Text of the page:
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A Distinguished Faculty

Faculty Support

Dartmouth attracts faculty who are outstanding scholars in their fields and who share a passion for teaching and working closely with some of the world’s most talented students. As the Subcommittee on Priorities of the Committee of Chairs of the Arts and Sciences wrote in March 2001, "The faculty embrace the view that Dartmouth’s claim to distinction rests on the idea that it is a place where research and teaching meet in unique ways." [7] A recent report by the Student Assembly echoed this statement, noting that "the best teachers and the most engaging professors are very often the best scholars and the individuals at the top of their field." [8]

Notable research and great teaching are not mutually exclusive; indeed, at Dartmouth they complement one another. Yet continued success in keeping these elements in harmony depends upon our ability to recruit and retain teacher-scholars who understand and share these values. To compete for such faculty, Dartmouth must provide competitive compensation packages and support. The faculty compensation strategy that we initiated for the Arts and Sciences a few years ago has succeeded in bringing our associate professors up to the mean for our peer institutions, and our assistant and full professors to within 95 percent of the mean. Clearly we still have more work to do in the Arts and Sciences and in each of the professional schools.

Faculty in the Arts and Sciences, the Dartmouth Medical School, the Thayer School, and the Tuck School have established vibrant and active research programs that are engaged with the leading questions of our time. Consequently, the amount of sponsored research activity has increased significantly over the past decade, with the institution passing the $120 million per year mark in 2001. The number of faculty competing successfully for prestigious awards, including Guggenheim fellowships and National Endowment for the Humanities awards, has also increased.


  • We must provide teaching fellowships and endowed professorships to encourage and reward teacher-scholars and to allow faculty time for curriculum development and teaching innovation.

  • We must continue to pursue a compensation strategy in each of the schools that will allow Dartmouth to continue to recruit and retain the very best teacher-scholars.

  • We must ensure that we have competitive teaching loads, access to fellowship opportunities, research assistants, and the technological and physical infrastructure to support scholarship.

  • We must provide better "start-up packages" that allow incoming faculty to set up their laboratories, studios, and offices with the necessary equipment for them to begin their scholarly or creative work as soon as possible.

  • We must provide more research support for current faculty in the Arts and Sciences, the Dartmouth Medical School, the Thayer School, and the Tuck School. We need to add postdoctoral fellows in some fields and provide publication subventions where necessary. We need improved technical support to maintain and operate the increasingly sophisticated equipment that our faculty and students use and to train our students in the use of this equipment.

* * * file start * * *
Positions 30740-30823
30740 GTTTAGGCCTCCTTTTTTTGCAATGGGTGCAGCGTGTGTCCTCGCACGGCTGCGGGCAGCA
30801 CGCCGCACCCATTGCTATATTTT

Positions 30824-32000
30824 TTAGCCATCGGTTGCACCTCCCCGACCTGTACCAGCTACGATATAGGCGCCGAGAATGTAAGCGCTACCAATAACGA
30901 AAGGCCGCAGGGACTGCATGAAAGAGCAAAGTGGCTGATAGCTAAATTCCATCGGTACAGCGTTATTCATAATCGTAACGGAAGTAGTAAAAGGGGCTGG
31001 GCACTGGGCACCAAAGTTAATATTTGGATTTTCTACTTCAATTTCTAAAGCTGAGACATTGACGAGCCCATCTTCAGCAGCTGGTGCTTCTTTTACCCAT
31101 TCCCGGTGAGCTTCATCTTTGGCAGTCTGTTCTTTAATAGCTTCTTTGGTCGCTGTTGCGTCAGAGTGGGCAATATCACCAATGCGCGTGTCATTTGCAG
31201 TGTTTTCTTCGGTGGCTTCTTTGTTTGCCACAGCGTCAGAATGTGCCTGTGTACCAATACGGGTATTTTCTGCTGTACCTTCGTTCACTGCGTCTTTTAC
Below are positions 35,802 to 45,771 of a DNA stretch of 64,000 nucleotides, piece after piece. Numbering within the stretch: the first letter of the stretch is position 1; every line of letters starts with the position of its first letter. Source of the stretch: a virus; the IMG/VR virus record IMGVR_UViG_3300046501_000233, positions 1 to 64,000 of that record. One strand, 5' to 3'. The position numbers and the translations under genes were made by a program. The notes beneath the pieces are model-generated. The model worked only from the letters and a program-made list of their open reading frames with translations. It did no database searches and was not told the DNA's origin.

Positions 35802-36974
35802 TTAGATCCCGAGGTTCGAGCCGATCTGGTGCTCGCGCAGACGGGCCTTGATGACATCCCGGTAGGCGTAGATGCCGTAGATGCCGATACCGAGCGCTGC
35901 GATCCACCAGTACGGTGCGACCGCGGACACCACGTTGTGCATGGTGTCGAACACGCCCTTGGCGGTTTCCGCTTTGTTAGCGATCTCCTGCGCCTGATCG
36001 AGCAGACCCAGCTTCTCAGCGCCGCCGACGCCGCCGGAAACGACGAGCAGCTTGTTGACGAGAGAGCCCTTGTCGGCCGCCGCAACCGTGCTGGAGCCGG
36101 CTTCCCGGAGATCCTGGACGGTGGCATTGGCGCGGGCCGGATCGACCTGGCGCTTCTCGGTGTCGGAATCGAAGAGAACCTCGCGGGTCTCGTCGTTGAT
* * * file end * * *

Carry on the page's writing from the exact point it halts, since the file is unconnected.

• We must provide additional funding for those faculty who do the bulk of their research away from campus, such as faculty in languages or cultural studies or international business, where research travel is essential, for scientists who require specific technical facilities not available here, and for scholars who need to travel to archives or museums.

  • We must provide more staff to help with grant applications and management, as well as with technology transfer.

  • We should consider the feasibility of establishing a new category of endowed chair that recognizes faculty of the highest distinction as scholars or creative artists and as teachers. These chairs would be institution-wide and would be limited in number. They would allow Dartmouth to reward existing faculty and also to recruit some of the best scholars from diverse backgrounds whose influence extends beyond a specific field of study.

Faculty Size

The size of the faculty in the Arts and Sciences, the Thayer School, the Tuck School, and the Medical School must be sufficient to meet the teaching, mentoring, and research needs of our students, while also allowing Dartmouth to incorporate emerging areas of study. The talented students who are attracted to Dartmouth at both the undergraduate and graduate level are interested in working with the very best faculty who are at the forefront of their disciplines. There is no escaping the fact that the provision of such an experience for our students is labor intensive.